It is quite obvious why McGraw-Hill would want their books and services on the Tablet.

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Kindle Lawsuit Awards Wronged Student

kindle lawsuitIn July 2009, Amazon decided to remove some content from thousands of Kindles. They removed every copy of George Orwell’s 1984, including the notes high school student Justin Gawronski’s had taken for his summer assignment.

Amazon deleted two books by Orwell, 1984 and Animal Farm, from their inventory when the publishing company decided they did not want their books to be electronically available. In addition to just removing the books from being able to be purchased, Amazon deleted those books from the Kindles of users who had already purchased the books. In this process, they also deleted any notes or comments that users had made in their personal Kindles about the book that they had purchased.

Some have called Amazon the homework-eating-dog of the 21st century. Gawronski decided to sue Amazon for destroying his homework. And on October 1, 2009, he won. He won big, earning $150,000 in the lawsuit. Read the rest of this entry »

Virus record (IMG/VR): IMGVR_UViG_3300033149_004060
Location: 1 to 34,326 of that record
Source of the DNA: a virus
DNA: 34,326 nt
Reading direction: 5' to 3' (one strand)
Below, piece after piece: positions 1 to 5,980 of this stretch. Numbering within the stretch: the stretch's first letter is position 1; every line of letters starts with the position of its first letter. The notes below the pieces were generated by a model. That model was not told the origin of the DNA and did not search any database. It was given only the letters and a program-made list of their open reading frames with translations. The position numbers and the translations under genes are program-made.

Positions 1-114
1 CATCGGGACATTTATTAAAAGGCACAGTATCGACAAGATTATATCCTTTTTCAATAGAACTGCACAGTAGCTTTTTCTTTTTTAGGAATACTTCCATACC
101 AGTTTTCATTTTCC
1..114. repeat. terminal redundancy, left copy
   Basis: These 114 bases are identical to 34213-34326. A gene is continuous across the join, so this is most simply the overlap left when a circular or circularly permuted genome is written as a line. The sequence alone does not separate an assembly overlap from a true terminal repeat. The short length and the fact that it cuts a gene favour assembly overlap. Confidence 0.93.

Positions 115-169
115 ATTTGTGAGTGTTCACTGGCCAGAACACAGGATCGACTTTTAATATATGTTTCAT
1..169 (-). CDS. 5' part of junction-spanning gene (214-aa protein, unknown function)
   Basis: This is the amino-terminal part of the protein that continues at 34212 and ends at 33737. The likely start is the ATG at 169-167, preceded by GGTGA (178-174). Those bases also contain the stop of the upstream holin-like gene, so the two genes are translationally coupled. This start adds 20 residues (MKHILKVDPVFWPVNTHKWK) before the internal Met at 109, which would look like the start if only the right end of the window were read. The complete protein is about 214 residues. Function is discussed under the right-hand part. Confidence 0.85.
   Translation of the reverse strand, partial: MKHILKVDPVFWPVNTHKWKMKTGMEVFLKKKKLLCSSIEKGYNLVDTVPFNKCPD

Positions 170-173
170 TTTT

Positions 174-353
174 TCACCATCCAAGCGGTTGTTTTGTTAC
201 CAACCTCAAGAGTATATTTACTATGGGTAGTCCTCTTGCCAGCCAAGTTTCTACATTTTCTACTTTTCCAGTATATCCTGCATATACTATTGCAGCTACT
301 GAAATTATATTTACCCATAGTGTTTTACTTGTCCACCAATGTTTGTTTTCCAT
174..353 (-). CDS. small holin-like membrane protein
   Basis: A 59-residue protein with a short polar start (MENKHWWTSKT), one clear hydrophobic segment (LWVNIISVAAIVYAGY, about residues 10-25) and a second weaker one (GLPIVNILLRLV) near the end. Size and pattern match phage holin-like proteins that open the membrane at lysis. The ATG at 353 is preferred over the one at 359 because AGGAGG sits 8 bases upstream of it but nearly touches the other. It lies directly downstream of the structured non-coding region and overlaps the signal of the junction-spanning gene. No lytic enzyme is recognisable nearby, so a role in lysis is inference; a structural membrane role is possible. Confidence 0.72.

Princeton Students to Expel Kindle DX from Class

kindle dxIn a pilot program at Princeton to assess the value of Amazon’s Kindle DX for students, it seems the class has graded the gadget as a no pass.

Fifty students were given the digital e-reader in the test, and after a mere two weeks of being used in three classes, students are “dissatisfied and uncomfortable.” One student made his case by saying it’s “a poor excuse of an academic tool.”

The greatest criticism is coming from the lack of ability to highlight, mark pages, or make notes in margins. Additionally, anyone trying to cite a page number is out of luck, with one student calling it “meaningless.”

It’s entirely likely that the Kindle DX won’t see the light of day in the spring semester.



Textbooks Being Made Obsolete by Amazon Kindle

kindleAlmost one year ago, Amazon launched the Kindle with the sole purpose of cornering the digital books market. For those of you that don’t know, this gadget is a fully functional digital library. Since our previous story on the Kindle, Amazon has made some much-needed updates including a larger screen, sleeker profile, and greater storage capacity.  They have also integrated a 3G wireless network enabled browser within the system to allow for a 60 second download of your favorite title.

In an attempt to broaden the uses of this device to college students around the world, Amazon has made an agreement, dubbed “The Kindle Project,” with six universities. Amazon has agreed to provide the Fall 2009 freshman class of Case Western Reserve University in Cleveland, Pace University, Princeton University, Reed College, Darden School at the University of Virginia and Arizona State University with Kindle devices preloaded with electronic versions of their chemistry, computer science and freshman seminar classes. Read the rest of this entry »